/centos/5.4/os/i386/CentOS/chkconfig-1.3.30.1-2.i386.rpm HTTP/1.1”,
host: “192.168.1.104”
2010/03/14 21:31:31 [info] 19695#0: *26 client closed prematurely
connection (104: Connection reset by peer), client: 192.168.1.113,
server: localhost, request: “GET
/centos/5.4/os/i386/CentOS/chkconfig-1.3.30.1-2.i386.rpm HTTP/1.1”,
host: “192.168.1.104”
2010/03/14 21:31:31 [info] 19695#0: *27 client closed prematurely
connection (104: Connection reset by peer), client: 192.168.1.113,
server: localhost, request: “GET
/centos/5.4/os/i386/CentOS/chkconfig-1.3.30.1-2.i386.rpm HTTP/1.1”,
host: “192.168.1.104”
2010/03/14 21:31:32 [info] 19695#0: *28 client closed prematurely
connection (104: Connection reset by peer), client: 192.168.1.113,
server: localhost, request: “GET
/centos/5.4/os/i386/CentOS/chkconfig-1.3.30.1-2.i386.rpm HTTP/1.1”,
host: “192.168.1.104”
2010/03/14 21:31:32 [info] 19695#0: *29 client closed prematurely
connection (104: Connection reset by peer), client: 192.168.1.113,
server: localhost, request: “GET
/centos/5.4/os/i386/CentOS/chkconfig-1.3.30.1-2.i386.rpm HTTP/1.1”,
host: “192.168.1.104”
2010/03/14 21:31:32 [info] 19695#0: *30 client closed prematurely
connection (104: Connection reset by peer), client: 192.168.1.113,
server: localhost, request: “GET
/centos/5.4/os/i386/CentOS/chkconfig-1.3.30.1-2.i386.rpm HTTP/1.1”,
host: “192.168.1.104”

I tried the tips on proxy_buffering from
http://nginx.org/pipermail/nginx/2008-March/003678.html and

proxy_ignore_client_abort on;
fastcgi_ignore_client_abort on;

from http://www.ruby-forum.com/topic/130527 .

Could it be so that, as suggested on the first link, only a partial file
is received, or sent to the client ?

Wouter

Hello!

On Sun, Mar 14, 2010 at 02:03:45PM +0100, Wouter Schoot wrote:

In an attempt to create an offline copy for my homenetwork to
quickly install CentOS I wanted to use nginx as a reverse caching
proxy so that nginx stores all the files the that the CentOS
installer requests after the first time.

However, after most of the startup files (product.img, stage2.img
etc) are downloaded and cached succesfully, it bails on the
chkconfig rpm (which happens to be the first file it actually
downloads for the install, from the CentOS/ folder.

[…]

This will be unable to troubleshoot without some debug. I’ve enabled
caching debug and traced the (requesting) HTTP headers

T 192.168.1.113:33652 -> 192.168.1.104:80 [AP]
GET /centos/5.4/os/i386/CentOS/chkconfig-1.3.30.1-2.i386.rpm
HTTP/1.1…Accept-Encoding: identity…Range:
bytes=440-25087…Connection: close…Host: 192.168.1.104…User-agent:
urlgrabber/3.1.0 yum/3.2.22…

Most likely your client (incorrectly) assumes that range request
must by satisfied, and bails out due to getting full reply (which
happens when url in question isn’t yet cached).

Looking into client code may shed some light on the problem.

[…]

Maxim D.

Hi Maxim,

Thanks for your reply!

I do however have replies which state there is a cache-hit, so there’s
no need to refetch the file:

***14/Mar/2010:21:31:32 +0100 HIT Cache-Control: - Expires: - “GET
/centos/5.4/os/i386/CentOS/chkconfig-1.3.30.1-2.i386.rpm HTTP/1.1” (200)
“urlgrabber/3.1.0 yum/3.2.22”
***14/Mar/2010:21:31:32 +0100 HIT Cache-Control: - Expires: - “GET
/centos/5.4/os/i386/CentOS/chkconfig-1.3.30.1-2.i386.rpm HTTP/1.1” (200)
“urlgrabber/3.1.0 yum/3.2.22”

(using the following log-line: log_format cache '***$time_local ’
'$upstream_cache_status - $upstream_status - ’
'Cache-Control: $upstream_http_cache_control ’
'Expires: $upstream_http_expires ')

Most likely your client (incorrectly) assumes that range request
must by satisfied, and bails out due to getting full reply (which
happens when url in question isn’t yet cached).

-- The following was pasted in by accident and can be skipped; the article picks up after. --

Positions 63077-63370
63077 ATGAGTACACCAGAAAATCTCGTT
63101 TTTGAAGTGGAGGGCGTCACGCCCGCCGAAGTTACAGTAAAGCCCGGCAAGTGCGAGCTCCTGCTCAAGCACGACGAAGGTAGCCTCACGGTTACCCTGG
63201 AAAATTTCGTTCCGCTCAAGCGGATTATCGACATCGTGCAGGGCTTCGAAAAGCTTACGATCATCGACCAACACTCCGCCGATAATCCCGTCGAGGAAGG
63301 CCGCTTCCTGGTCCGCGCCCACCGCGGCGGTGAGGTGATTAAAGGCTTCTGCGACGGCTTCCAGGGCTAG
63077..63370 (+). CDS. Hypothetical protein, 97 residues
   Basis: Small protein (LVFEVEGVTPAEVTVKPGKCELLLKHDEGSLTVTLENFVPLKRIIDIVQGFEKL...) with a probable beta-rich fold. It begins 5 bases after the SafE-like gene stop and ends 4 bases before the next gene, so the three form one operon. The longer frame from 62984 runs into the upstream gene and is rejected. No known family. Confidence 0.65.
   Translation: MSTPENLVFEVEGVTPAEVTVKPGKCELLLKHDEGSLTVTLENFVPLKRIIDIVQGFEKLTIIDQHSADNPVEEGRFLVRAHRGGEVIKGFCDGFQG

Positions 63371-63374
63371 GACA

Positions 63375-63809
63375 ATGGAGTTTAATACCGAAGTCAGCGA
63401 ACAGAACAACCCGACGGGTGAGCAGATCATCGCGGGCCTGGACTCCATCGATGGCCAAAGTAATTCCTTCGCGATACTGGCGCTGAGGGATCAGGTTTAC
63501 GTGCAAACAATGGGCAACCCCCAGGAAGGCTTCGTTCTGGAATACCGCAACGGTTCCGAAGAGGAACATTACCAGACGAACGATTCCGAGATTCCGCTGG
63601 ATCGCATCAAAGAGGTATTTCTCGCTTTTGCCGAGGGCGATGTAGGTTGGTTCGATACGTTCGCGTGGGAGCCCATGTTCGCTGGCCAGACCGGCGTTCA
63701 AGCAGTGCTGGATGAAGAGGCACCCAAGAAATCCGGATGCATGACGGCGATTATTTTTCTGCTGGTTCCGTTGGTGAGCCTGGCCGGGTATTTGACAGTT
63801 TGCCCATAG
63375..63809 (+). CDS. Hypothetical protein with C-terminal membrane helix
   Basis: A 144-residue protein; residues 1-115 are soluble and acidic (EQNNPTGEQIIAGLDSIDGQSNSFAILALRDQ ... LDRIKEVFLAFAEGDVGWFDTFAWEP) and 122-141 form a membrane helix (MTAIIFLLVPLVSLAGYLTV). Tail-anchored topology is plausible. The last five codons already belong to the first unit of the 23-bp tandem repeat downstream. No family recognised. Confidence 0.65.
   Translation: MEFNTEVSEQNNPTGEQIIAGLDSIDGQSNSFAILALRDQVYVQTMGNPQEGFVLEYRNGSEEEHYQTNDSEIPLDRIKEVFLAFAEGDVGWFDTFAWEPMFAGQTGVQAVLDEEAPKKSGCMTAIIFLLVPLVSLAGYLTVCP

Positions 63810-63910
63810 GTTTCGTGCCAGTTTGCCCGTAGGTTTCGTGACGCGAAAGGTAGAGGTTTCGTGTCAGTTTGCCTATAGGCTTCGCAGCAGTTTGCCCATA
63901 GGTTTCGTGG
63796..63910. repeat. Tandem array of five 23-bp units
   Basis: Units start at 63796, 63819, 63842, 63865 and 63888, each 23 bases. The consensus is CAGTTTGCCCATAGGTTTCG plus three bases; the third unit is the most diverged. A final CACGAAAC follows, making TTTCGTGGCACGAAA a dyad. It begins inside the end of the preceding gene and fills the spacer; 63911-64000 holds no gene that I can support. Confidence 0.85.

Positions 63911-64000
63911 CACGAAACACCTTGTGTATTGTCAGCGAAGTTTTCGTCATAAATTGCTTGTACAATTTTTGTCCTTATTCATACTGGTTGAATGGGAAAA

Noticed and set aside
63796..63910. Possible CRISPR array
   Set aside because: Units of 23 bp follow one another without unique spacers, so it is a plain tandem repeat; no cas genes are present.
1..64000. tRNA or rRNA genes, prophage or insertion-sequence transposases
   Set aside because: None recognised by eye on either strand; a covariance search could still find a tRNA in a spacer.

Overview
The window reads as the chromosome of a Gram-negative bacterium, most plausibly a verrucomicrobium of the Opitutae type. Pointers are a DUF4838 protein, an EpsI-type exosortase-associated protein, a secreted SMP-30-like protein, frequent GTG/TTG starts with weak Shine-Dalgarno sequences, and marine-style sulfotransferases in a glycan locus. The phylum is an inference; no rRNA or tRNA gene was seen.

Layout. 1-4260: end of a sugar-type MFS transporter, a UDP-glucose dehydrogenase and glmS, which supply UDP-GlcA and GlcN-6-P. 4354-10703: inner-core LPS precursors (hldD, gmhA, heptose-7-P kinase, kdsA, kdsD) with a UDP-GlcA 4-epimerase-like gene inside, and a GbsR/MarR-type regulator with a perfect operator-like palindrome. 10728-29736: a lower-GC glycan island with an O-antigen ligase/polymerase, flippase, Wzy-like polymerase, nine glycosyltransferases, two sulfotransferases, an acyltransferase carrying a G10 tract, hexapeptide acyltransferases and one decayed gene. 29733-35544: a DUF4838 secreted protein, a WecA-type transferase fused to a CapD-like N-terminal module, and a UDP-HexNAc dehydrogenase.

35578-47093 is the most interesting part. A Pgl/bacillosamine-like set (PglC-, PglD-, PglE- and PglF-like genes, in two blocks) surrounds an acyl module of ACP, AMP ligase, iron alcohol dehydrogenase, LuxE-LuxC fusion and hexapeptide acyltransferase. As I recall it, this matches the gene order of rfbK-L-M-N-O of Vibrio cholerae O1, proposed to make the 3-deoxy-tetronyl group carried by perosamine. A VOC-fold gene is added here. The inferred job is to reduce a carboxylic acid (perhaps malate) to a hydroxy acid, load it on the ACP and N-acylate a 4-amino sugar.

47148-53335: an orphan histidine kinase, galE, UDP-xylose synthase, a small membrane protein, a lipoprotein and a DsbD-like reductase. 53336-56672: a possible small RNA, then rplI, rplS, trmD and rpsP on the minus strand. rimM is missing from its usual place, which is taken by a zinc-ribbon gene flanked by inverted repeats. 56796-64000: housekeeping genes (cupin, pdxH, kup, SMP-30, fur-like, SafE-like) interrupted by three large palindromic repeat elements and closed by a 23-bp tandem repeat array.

Looking into client code may shed some light on the problem.

So it probably lies somewhere in the Range header. Is there some setting
I can use in nginx to override or obey whatever the CentOS installer
wants? A client-hack in nginx’ config, so to say?

But, now that I think of it… When nginx has the file cached (HIT
cachestatus), how does nginx’ reply to the client differ from the
original one… When I directly fetch the rpm from the backend mirror
(during install), there’s no problem at all. Only when I put nginx in
between, with or without the rpm in cache, it fails on me.

Wouter

Hi,

Is there anyone who can shed a light on this issue? It somehow seems to
misnegotiate the range headers. Can I somehow (on nginx) ignore this and
make it all work so that the reverse caching proxy will work for my
installs?

Wouter

Hello!

On Thu, Mar 18, 2010 at 07:30:02PM +0100, Wouter Schoot wrote:

Could this somehow be related to http 1.1 to the client and 1.0 to
the backend? Will that mess up the Range header? Any idea’s ?

Have you actually tried looking into your client’s code as
I’ve already suggested?

Given the fact that there are multiple requests with Range header
and some of them replied with 200 (and full content) it’s pretty
obvious that client which doesn’t handle 200 correctly will get
garbled result. And you can’t do anything with it without
actually fixing client (or stopping it somehow from using range
requests).

Maxim D.

Hi Maxim,

Thanks for replying,

Have you actually tried looking into your client’s code as
I’ve already suggested?

Given the fact that there are multiple requests with Range header
and some of them replied with 200 (and full content) it’s pretty
obvious that client which doesn’t handle 200 correctly will get
garbled result. And you can’t do anything with it without
actually fixing client (or stopping it somehow from using range
requests).

I understand what you’re saying. However, since “my client” is the
CentOS/RedHat installer (Anaconda is used during that installer to
download and install the *.rpm files), I’m not going to be able to modfy
it’s code I think. And besides, I’m not that good at reading code.

I’m now, since I’m quite sure it is indeed the installer that goes
wrong, looking for a way to work around it. Perhaps some server-side
voodoo or (as I tried tonight) another proxy in between that filters
some of the headers (I tried pound, but to no avail yet).

Wouter

On 18-3-2010 21:51, Maxim D. wrote:

Have you actually tried looking into your client’s code as
I’ve already suggested?

It seems it’s a known “bug”:
https://bugzilla.redhat.com/show_bug.cgi?id=530900

Could this somehow be related to http 1.1 to the client and 1.0 to the
backend? Will that mess up the Range header? Any idea’s ?